how to…ob­serve the an­dromeda Galaxy

Star clus­ters galore rest in Cas­siopeia’s ‘W’ shape

All About Space - - Contents -

How­ever much you dress it up with tech­ni­cal terms and scrawled equa­tions, as­tron­omy is ba­si­cally the study of things that are very far away. Even the clos­est ob­jects astronomers study – shoot­ing stars, noc­tilu­cent clouds and the north­ern lights – are tens of kilo­me­tres above our heads. The Moon is al­most 385,000 kilo­me­tres (239,000 miles) away, the Sun 146 mil­lion kilo­me­tres (91 mil­lion miles) away and the clos­est star is so many kilo­me­tres away that its light – trav­el­ling at 300,000 kilo­me­tres (186,411 miles) ev­ery sec­ond – takes over four years to reach us…

It stands to rea­son that out of all the bil­lions of ce­les­tial ob­jects out there, one must be the most dis­tant the naked eye can see. Luck­ily for sky-watch­ers, this ob­ject, which is 2 mil­lion light years away, is some­thing spec­tac­u­lar, and not just a faint star: M31, the great An­dromeda Galaxy.

M31 is a huge spi­ral galaxy, larger than our own and con­tain­ing hun­dreds of mil­lions of stars. In around 5 bil­lion years’ time our Milky Way will col­lide with M31, and the two gal­ax­ies will merge into one.

De­spite shin­ing at mag­ni­tude 3.3, M31's large ap­par­ent size of 3 x 1 de­grees – six times the size of the full Moon – means its light is spread over a wide area, giv­ing it a low sur­face bright­ness. Con­se­quently, any trace of light pol­lu­tion will wash M31 from the sky; you will only see it if you're look­ing at a truly dark sky.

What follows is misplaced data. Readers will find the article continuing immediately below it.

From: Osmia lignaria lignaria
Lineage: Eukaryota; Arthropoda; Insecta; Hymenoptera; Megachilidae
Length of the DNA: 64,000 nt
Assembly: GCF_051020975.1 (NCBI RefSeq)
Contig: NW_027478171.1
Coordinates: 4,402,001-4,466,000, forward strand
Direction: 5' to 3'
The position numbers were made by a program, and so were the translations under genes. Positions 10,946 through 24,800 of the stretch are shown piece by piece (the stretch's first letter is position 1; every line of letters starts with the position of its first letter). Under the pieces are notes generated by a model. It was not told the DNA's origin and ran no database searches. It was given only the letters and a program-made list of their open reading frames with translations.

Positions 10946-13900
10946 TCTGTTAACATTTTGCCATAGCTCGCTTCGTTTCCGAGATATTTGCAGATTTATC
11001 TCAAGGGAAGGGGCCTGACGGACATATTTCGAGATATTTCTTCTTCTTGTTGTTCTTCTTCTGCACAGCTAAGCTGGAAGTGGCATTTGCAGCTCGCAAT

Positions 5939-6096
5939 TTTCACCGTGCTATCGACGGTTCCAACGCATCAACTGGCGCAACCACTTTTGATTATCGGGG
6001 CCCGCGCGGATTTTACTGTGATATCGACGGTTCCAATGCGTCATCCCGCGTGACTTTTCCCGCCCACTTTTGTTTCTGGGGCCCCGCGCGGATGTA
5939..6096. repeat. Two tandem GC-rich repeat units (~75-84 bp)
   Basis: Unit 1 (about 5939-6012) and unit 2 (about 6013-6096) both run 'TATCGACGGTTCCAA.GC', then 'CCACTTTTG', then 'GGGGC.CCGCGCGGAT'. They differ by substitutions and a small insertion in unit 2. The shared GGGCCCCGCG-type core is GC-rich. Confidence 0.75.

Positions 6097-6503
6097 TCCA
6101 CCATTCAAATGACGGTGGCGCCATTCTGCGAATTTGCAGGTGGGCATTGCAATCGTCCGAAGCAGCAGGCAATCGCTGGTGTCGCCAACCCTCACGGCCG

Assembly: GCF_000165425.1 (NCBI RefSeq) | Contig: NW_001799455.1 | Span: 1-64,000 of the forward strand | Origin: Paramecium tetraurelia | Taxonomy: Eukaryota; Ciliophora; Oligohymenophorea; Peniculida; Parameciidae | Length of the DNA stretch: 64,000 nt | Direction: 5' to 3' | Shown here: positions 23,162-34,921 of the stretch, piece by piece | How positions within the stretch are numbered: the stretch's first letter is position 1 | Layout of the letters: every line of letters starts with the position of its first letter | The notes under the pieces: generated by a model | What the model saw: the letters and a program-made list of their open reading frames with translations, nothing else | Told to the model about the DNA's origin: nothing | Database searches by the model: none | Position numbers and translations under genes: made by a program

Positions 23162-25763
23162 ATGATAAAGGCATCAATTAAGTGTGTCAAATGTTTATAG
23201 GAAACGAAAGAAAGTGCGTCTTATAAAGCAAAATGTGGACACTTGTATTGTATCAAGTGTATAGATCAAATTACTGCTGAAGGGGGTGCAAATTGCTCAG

Once you’ve let your eyes ad­just to the dark­ness you just need to do a bit of ‘star hop­ping’. First find Cas­siopeia, the dis­tinc­tive W-shaped con­stel­la­tion of the Queen, then drop down to the up­side-down ‘Y’ of Perseus (the Hunter) be­low it. That con­stel­la­tion’s cen­tral star, Mir­fak, is the start­ing point for a ce­les­tial hop­scotch to the east along the line of stars form­ing An­dromeda. Hav­ing reached Mirach, the third starry step­ping stone along, you should see a small smudge above it – that’s M31.

If it isn’t im­me­di­ately ob­vi­ous try us­ing the astronomers’ trick of ‘averted vi­sion’, which means look­ing just off to one side. This means the galaxy’s faint light will fall on more sen­si­tive parts of your retina and should be­come vis­i­ble.

“In 5 bil­lion years our Milky Way will col­lide with M31”

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